• LATEST PHARMACY NEWS AND EDITORIAL

    LATEST PHARMACY NEWS AND EDITORIAL

Our latest thoughts and inspirations on buying a pharmacy, starting a pharmacy, and ongoing pharmacy operations

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Thoughts on Notifying the Staff when Buying a Pharmacy

You have done all your due diligence, you have built your business plan, you have signed the purchase agreement, and you are ready to assume ownership of the pharmacy. Now comes a very important step in the process. How do you inform the staff of the sale?

The best way to inform the staff is to have a meeting the evening before or the morning of the transition date. If the owner has not already informed the staff he should be the one to do so at the meeting. He should let them know that he has appreciated their help throughout the years and wanted to be sure to sell the store to someone who could carry on what he has built. By passing up chain store offers the store can continue to operate. He can tell them that that he understands things won’t be exactly the same but he has taken great care to be sure the store is in good hands. Then he should introduce you.

The first thing you should do is thank the owner for the opportunity and let him know you will do everything you can to take care of his “baby”. Let the staff know that pharmacy is a relationship business and there is no way the owner could have been successful without a great staff. And there is no way you will be successful without the great relationships that the staff has with the patients. That is why it is important that everyone will be given an opportunity to continue in their roles. Emphasize, you need great relationships to be successful not only with the patients but also with you.

However it is also important that you do not box yourself in with false promises. Everyone wants you to say “Don’t worry nothing will change” for no one likes change except a wet baby. You want to be reassuring but you must be honest. It is better to say “I won’t stand here today and say that nothing will change because I want our relationship to be built on honesty and I simply cannot make that promise”. Let them know change may or may not come after you spend the next few weeks learning the business and what and who makes it successful. Tell them you want to meet with each of them individually over the next few days and you will ask them what they like about their jobs and what things would they change if they were the owner. Say “I may or may not agree with you but I promise you I will always listen”.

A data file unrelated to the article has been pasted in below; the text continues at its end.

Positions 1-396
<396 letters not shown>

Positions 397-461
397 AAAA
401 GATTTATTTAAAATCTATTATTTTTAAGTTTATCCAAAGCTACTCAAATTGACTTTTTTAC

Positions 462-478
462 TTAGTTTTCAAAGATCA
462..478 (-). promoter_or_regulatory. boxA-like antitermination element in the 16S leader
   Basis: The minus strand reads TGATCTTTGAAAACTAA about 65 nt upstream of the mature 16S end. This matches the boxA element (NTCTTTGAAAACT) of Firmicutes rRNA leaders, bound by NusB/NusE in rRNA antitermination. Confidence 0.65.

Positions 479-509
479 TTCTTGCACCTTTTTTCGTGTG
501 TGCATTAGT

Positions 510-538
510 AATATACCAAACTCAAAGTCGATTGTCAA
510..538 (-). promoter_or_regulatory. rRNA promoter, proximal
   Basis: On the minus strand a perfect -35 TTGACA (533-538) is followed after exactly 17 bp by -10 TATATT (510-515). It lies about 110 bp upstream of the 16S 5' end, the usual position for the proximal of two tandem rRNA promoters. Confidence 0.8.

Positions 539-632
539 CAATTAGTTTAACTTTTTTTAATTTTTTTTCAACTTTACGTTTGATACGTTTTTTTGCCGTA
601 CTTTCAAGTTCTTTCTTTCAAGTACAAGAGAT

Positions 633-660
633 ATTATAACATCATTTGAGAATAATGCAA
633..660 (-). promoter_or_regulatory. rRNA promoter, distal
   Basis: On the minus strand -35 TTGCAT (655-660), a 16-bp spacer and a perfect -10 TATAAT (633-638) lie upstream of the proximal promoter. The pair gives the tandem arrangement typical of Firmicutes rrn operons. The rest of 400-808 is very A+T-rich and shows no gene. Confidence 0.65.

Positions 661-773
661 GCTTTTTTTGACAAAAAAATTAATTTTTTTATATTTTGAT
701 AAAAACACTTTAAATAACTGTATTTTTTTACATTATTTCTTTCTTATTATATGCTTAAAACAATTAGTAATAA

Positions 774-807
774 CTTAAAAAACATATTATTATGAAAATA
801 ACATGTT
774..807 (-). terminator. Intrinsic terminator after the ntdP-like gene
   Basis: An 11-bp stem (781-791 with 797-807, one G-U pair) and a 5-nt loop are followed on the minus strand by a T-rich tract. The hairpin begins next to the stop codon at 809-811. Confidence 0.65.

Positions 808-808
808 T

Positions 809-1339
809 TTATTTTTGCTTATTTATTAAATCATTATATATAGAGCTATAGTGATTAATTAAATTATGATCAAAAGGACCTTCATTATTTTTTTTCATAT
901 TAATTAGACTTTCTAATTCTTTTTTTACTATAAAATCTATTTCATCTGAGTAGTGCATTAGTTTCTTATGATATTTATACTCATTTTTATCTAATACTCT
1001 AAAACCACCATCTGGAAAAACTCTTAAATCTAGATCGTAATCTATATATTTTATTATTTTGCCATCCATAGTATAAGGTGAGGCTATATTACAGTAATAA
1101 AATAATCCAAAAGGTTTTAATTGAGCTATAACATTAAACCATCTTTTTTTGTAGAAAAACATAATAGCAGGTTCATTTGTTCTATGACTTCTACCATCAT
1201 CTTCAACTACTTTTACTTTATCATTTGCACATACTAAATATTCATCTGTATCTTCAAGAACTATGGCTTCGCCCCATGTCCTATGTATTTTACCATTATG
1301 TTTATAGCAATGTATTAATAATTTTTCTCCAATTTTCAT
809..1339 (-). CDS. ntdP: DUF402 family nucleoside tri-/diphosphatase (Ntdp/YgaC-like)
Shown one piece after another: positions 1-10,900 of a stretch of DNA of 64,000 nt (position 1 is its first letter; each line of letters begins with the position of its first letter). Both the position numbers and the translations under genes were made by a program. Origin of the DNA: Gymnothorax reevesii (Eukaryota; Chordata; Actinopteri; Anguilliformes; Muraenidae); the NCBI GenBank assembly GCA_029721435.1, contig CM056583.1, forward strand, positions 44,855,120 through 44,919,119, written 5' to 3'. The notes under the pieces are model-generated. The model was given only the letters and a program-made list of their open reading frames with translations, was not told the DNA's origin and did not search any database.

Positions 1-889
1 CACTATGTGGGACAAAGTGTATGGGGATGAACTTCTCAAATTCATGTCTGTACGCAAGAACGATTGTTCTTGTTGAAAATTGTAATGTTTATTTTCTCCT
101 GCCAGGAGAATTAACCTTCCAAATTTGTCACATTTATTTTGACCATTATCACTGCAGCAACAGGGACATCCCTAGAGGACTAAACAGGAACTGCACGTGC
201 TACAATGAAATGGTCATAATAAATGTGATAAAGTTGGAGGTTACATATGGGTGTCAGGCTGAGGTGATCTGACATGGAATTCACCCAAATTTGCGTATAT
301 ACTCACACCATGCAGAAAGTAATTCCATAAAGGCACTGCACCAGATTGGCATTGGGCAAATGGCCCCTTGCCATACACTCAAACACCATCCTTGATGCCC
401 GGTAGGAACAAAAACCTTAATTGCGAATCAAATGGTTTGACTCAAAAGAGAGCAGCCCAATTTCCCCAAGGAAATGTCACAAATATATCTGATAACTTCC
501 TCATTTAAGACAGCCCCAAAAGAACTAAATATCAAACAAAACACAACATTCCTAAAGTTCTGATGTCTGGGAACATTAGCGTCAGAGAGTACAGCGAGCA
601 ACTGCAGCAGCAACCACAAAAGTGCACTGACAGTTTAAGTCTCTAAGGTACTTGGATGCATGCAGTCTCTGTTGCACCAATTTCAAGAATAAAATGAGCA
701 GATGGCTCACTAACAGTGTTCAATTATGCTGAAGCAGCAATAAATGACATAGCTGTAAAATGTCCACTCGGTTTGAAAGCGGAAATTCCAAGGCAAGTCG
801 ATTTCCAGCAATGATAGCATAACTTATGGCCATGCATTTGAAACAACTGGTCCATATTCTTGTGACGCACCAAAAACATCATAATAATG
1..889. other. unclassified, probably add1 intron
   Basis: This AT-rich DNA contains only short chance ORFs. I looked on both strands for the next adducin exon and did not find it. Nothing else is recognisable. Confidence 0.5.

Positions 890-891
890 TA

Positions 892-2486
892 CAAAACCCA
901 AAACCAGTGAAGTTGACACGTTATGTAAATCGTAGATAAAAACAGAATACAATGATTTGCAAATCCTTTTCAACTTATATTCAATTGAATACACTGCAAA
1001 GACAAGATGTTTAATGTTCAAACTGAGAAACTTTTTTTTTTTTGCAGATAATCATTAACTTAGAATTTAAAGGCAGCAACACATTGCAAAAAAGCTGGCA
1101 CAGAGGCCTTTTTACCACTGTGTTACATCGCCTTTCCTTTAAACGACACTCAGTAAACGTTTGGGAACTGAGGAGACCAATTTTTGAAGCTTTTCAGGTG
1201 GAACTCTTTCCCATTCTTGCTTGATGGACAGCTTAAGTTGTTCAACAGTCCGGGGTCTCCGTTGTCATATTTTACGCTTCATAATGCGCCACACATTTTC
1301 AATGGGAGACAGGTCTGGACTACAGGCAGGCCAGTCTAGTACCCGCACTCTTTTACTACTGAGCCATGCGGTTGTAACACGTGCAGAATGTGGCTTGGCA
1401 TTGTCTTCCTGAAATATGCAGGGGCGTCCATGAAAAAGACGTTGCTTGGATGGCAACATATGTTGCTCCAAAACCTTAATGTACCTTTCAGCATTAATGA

Finally, reassure them that they are an important part of the business and you need their trust and their help. Try to answer broad questions but stay away from individual issues such as what will me schedule be, are you offering the same benefits, etc. Let them know you will address those issues when you meet with them individually.
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The Most Important Position in the Pharmacy

I was talking with a client recently and we hit upon a very frequent topic, personnel management.  We were going over each person and position and when we got to the clerk who waited on the customers he told me "she used to be a tech but she was recently demoted to clerk".  I said to him don't you mean that she was promoted?

I think we can all agree the most important thing in our pharmacies is our relationships with our patients.  Yet we continually trust that interaction with the least experienced member of our staff.  Think about the last time you had a new hire.  What was the first thing they were taught?  It's usually how to run the register.

Most technicians feel the data entry and dispensing positions are the top positions in the store.  We feed into that by placing our most experienced people in those spots.  But since patient relationships are so important wouldn't it be great to make the rule that all staff members have to "earn" the right to talk to customers?  Think of the value of having someone at the front counter who can get to know each person, solve problems, and be the face of your pharmacy.  What if everyone would understand that waiting on the patient is really the most prestigious position?

Obviously everyone in the store should strive to have great relationships with the patients, but you will only develop that culture if you consistently walk the walk not just talk the talk.
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